- Mini-MBA: Digital Supply Chain Management
- Mini-MBA: Lean Six Sigma
Alumni Spotlight: Jay Zortman
Jay is the Leader of Lean Operations at Harley Davidson Motor Company, where he upholds the integrity of the lean manufacturing operating system, focusing on the advancement of continuously improving the lean system while ensuring that company policies and procedures are met. He travels globally to engage and empower colleagues to advance the company’s processes and programs through a continuous improvement program. Jay also serves as an Adjunct Professor at Eastern University in Philadelphia, teaching graduate-level Operations Management.
How has your learning been applicable in your current role?
I think there are many ways to judge effectiveness, but the one I like to use in this role is being able to apply critical thinking. Critical thinking is a skill that’s developed over a long period, and it’s developed either through experience or a combination of experience and learning. The program really helped emphasize this and helped grow the ability to think critically. I think this allowed me to be more effective today, to be able to apply critical thinking in my role. And critical thinking is something not only do I do myself, but I try to instill upon other people. So for myself, I think it’s analyzing the subject and taking the time to do a deep dive and understand what that subject matter is. And then from other people, I think that critical thinking can be developed by asking them the question “Why?” – why do they believe that? When you ask people “why,” it forces them to think a little deeper and become more knowledgeable on that subject.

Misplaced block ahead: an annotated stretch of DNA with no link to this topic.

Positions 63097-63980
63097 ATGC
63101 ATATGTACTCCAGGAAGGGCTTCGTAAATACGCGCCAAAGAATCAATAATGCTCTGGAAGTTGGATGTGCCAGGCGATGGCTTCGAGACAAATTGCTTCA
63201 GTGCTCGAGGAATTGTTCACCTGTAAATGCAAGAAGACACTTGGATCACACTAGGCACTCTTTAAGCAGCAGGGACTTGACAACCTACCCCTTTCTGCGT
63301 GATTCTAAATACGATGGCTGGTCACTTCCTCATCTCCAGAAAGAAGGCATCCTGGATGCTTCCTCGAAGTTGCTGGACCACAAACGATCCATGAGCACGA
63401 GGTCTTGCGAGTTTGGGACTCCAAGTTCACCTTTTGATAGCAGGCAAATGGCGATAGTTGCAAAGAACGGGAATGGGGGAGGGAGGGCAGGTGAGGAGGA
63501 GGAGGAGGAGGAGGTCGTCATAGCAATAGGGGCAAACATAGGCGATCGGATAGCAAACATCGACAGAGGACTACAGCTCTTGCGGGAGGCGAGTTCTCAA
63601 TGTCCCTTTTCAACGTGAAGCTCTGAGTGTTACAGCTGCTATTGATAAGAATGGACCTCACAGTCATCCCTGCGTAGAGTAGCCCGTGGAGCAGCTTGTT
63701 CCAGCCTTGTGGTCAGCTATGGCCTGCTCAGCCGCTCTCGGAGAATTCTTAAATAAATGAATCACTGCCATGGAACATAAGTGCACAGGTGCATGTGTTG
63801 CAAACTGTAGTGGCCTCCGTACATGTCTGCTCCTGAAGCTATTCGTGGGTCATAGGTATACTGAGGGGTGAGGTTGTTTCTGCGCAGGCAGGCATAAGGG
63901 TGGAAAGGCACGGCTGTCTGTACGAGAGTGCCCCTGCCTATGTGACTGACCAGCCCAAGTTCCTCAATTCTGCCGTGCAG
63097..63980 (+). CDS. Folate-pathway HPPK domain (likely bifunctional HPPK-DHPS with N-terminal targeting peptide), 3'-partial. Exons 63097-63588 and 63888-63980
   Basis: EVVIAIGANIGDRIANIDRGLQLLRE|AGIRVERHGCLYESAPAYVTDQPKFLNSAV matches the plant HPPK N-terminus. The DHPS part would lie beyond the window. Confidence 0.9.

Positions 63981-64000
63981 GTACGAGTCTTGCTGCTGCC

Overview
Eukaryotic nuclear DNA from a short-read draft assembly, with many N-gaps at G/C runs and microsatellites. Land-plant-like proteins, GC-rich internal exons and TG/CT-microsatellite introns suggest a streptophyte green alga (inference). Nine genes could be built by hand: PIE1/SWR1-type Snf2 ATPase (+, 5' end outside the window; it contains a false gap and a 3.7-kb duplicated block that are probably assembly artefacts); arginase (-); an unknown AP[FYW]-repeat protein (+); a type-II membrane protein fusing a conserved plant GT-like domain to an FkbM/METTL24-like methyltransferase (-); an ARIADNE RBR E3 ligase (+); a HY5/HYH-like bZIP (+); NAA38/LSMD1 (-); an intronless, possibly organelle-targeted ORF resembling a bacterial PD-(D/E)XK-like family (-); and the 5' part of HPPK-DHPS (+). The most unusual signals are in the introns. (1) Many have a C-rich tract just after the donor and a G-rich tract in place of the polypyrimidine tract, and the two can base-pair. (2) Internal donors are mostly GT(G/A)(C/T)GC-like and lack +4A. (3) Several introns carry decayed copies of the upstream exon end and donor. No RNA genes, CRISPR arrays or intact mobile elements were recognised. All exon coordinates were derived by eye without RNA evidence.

What motivated you to pursue these programs?
My primary motivator was to be the best, most highly qualified person in my field or job. To do that, you need experience. However, it would help if you also had some training and education to go along with that. I think we live in a world today where everybody has a lot of experience, and seemingly everybody has an MBA, but I think to advance yourself and to stay on top of things, you need specialized learning in these concentrated fields such as Lean Operations. Even though I did have an MBA previously, these are learnings that you may not get through your typical MBA or your normal undergrad course, and this gave me that specialized concentration in Lean Management and also Supply Chain that I needed to provide me with the credibility and some extra knowledge that I might not have had previously.
What was your biggest personal or professional gain from taking these programs?
I had the opportunity to come back to Rutgers earlier this year and to speak to the class on Lean Operations Management, and I gave them a view of how we use Lean principles in high-performing companies. So really, it was the ability to go out and share my knowledge; to teach and mentor others on what I’ve learned. Once you educate one person, they can teach other people, so it’s exponential.
How were you able to use these programs to reinvent yourself?